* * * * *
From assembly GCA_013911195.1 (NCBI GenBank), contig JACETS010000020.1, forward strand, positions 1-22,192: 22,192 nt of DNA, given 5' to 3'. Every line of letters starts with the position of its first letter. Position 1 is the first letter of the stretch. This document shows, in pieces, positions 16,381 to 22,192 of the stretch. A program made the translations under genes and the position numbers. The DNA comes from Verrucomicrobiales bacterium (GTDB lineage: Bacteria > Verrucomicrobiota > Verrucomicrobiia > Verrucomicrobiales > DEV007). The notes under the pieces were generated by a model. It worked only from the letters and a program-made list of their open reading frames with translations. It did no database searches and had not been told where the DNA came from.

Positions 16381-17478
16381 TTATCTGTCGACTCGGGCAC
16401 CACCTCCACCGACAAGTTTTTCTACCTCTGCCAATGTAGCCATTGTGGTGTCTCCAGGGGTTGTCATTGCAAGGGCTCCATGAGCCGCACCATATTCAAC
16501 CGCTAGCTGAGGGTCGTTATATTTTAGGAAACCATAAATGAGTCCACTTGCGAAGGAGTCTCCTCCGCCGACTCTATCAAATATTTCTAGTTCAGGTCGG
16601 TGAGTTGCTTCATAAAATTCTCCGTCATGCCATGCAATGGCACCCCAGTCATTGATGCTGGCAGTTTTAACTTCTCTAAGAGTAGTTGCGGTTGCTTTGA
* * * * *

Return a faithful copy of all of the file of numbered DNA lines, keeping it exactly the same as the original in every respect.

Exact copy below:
From assembly GCA_013911195.1 (NCBI GenBank), contig JACETS010000020.1, forward strand, positions 1-22,192: 22,192 nt of DNA, given 5' to 3'. Every line of letters starts with the position of its first letter. Position 1 is the first letter of the stretch. This document shows, in pieces, positions 16,381 to 22,192 of the stretch. A program made the translations under genes and the position numbers. The DNA comes from Verrucomicrobiales bacterium (GTDB lineage: Bacteria > Verrucomicrobiota > Verrucomicrobiia > Verrucomicrobiales > DEV007). The notes under the pieces were generated by a model. It worked only from the letters and a program-made list of their open reading frames with translations. It did no database searches and had not been told where the DNA came from.

Positions 16381-17478
16381 TTATCTGTCGACTCGGGCAC
16401 CACCTCCACCGACAAGTTTTTCTACCTCTGCCAATGTAGCCATTGTGGTGTCTCCAGGGGTTGTCATTGCAAGGGCTCCATGAGCCGCACCATATTCAAC
16501 CGCTAGCTGAGGGTCGTTATATTTTAGGAAACCATAAATGAGTCCACTTGCGAAGGAGTCTCCTCCGCCGACTCTATCAAATATTTCTAGTTCAGGTCGG
16601 TGAGTTGCTTCATAAAATTCTCCGTCATGCCATGCAATGGCACCCCAGTCATTGATGCTGGCAGTTTTAACTTCTCTAAGAGTAGTTGCGGTTGCTTTGA